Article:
The Engine 2 Blog

Sam I am. Sam I am. Do I like greens and beans? Yes I do!!!

Here is a huge Engine 2 shout out to Sam who went on a cruise and lost 13 pounds!!! He is an inspiration and is living proof that you can take a cruise and get healthier and lose weight while living the life of luxury. Thanks, Sam for sharing your E2 story!!!!

Sam went on a cruise and lost 12 pounds!!!!

Sam went on a cruise and lost 13 pounds!!!!

Rip-

Thanks for the awesome book. While I’ve always heard you shouldn’t eat this or that, and totally understood why, no one ever gave a GREAT “do this and eat this” option. It was always “just don’t eat the bad stuff!” So besides the great science and suggestions you shared, your menu options and grocery list IS THE STUFF! Seeing that, had me sold and I jumped on board “cold turkey” (or cold asparagus if you rather)!

So the real kicker is this…I downloaded your book to my eBook before jumping a flight to Europe for a 10 day cruise. You know, one of those “I don’t know how I put on 20lbs in 2 weeks?” cruises! So instead I ordered and ate as directed, had a fantastic cruise and in 10 days dropped 13 pounds and feel like a million bucks. A funny note there, when I landed in Barcelona I went for my, what’s become my normal laboring 3 mile run…after the cruise and 10 days and losing 13 pounds, I did the same run and felt like a whole new person! (Duh I’m not carrying what’s equal too a backpack filled with 13 steaks on my back!)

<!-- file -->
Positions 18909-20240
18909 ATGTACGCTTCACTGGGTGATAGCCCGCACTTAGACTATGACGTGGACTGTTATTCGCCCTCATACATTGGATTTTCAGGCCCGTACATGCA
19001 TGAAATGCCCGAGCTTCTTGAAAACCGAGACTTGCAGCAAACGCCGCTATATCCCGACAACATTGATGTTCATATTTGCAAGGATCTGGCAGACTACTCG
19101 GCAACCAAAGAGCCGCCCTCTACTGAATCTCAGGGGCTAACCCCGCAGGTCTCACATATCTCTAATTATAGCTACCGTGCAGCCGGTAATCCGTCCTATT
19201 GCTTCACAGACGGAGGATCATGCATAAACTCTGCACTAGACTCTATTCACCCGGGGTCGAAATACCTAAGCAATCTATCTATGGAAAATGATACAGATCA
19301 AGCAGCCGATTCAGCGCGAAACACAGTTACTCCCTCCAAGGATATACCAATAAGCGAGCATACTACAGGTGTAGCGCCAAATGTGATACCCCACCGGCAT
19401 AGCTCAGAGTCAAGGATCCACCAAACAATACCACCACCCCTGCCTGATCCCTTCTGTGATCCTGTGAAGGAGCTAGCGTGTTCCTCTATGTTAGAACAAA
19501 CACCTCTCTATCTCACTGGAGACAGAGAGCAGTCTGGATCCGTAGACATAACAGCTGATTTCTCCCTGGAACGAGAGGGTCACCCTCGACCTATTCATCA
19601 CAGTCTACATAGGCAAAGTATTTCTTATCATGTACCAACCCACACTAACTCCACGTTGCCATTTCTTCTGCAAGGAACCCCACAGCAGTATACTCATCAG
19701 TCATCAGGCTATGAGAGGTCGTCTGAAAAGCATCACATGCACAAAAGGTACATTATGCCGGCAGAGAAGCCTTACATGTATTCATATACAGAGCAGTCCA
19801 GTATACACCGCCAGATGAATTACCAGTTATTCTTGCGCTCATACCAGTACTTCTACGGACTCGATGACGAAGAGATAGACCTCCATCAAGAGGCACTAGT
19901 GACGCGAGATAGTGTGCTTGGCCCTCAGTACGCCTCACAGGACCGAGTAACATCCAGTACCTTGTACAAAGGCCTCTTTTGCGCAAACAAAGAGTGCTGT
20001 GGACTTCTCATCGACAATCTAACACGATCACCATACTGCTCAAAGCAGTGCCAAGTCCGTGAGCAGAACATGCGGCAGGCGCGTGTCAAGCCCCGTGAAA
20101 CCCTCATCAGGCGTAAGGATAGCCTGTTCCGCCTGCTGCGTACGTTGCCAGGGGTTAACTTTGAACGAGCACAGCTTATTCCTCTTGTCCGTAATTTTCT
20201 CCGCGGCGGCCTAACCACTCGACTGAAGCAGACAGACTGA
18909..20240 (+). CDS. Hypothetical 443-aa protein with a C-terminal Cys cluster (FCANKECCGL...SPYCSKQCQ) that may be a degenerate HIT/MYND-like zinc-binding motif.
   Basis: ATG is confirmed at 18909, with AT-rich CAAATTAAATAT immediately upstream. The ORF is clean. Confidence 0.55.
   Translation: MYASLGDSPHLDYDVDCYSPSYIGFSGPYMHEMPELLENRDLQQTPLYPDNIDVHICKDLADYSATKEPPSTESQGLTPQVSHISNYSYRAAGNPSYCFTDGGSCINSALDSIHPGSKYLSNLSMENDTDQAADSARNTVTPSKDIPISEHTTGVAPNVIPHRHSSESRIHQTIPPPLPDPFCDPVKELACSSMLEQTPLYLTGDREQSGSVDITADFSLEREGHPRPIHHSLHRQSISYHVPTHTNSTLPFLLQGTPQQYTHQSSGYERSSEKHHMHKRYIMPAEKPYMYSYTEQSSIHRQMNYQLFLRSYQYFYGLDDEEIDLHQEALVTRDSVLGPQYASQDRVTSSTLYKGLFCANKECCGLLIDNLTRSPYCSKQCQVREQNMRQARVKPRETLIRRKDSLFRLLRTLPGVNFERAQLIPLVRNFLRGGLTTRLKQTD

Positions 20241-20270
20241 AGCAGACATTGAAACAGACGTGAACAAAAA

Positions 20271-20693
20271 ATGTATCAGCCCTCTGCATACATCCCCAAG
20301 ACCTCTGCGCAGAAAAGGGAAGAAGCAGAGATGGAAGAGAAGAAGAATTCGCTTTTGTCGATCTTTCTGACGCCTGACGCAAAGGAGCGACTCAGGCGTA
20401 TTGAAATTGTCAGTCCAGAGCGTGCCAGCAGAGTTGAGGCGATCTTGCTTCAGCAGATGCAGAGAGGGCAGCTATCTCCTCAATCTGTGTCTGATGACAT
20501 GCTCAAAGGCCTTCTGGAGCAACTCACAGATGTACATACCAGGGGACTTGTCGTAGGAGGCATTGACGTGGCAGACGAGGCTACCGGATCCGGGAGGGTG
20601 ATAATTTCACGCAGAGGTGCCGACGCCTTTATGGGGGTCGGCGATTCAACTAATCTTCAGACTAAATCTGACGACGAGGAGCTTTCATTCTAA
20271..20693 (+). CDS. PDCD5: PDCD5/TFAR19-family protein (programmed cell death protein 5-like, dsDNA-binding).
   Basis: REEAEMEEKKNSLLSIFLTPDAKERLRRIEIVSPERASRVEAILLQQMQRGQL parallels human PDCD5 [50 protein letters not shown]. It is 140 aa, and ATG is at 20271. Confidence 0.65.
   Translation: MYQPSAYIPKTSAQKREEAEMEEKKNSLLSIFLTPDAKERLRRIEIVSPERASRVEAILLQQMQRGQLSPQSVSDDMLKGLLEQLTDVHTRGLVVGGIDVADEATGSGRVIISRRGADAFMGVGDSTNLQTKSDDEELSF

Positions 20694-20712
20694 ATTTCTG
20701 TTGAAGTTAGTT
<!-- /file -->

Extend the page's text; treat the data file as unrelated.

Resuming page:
I’ve got 1 more week to go, and then will definitely keep up most of the practices…with the exception of an ice cream splurge when necessary! :)

Interesting note….besides the cholesterol drop, I wouldn’t consider it a weight loss diet, but rather a weight normalization diet. After my 13 lbs. which took me to my normal weight I had been for years, there has been no more loss. It is the correct weight for my height and age. Obviously I didn’t have that much to lose weight-wise but for some this diet could be shocking! (in a good way)

All the best….GO GREEN!
:::SMILE:::
Sam Stanton

Engine 2 Success Story from Virginia!!!

Ron-

You are living proof that it is NEVER too late to change lifelong habits, especially if it means moving your health up a rung on the fire ladder of living large. You are an inspiration to all of us. Thank you for sharing and keep up the fantastic work. Go get em, Ron!!!!

Rip

Plant-strong E2'er Ron Pierce

Plant-strong E2'er, Ron Pierce

 

Dear Rip,
At 73 years I have eaten herds of cattle, flocks of fowls, and schools of fish, but this spring when I heard about “The Engine 2 Diet” and Rip Esselstyn on CBS Sunday Morning, I decided to change my eating habits.
Coming down from 225 pounds, I had hit a wall at 210 pounds. A change of eating was definitely called for. I decided that I could do anything for 28 days so I bought Rip’s book and started living off plants.
At the end of 28 days I did not want to return to meat or dairy. For the first time I was eating for my health, not just for my pleasure, and I was feeling better than I had in years. My weight started to drop along with my cholesterol, and I began my daily walk again.
For 15 years my doctors have tried every kind of cholesterol medicine, but every one caused my legs to hurt so painfully that jogging had become impossible, and even walking subjected me to falling down. After two months of eating plant food, I take a third of the prescribed medication, my cholesterol count is under control, and walking is no longer painful. Today I even jogged a little. Of course, your doctor’s close supervision is important, but my doctor is happy with the improvements in my body.

Ron Pierce
Luray,  VA

More exciting E2 Food Logs!!!

I  just love seeing the wonderful variety of plant-strong foods people are eating out there. I also am interested and amused with all of the observations people are making.  Here is a sampling of more fun E2 food logs.

Enjoy!!!

Rip

 

Results From: Food Log
Submitted By: Raymond,  Japan
Submit Date: 6/18/09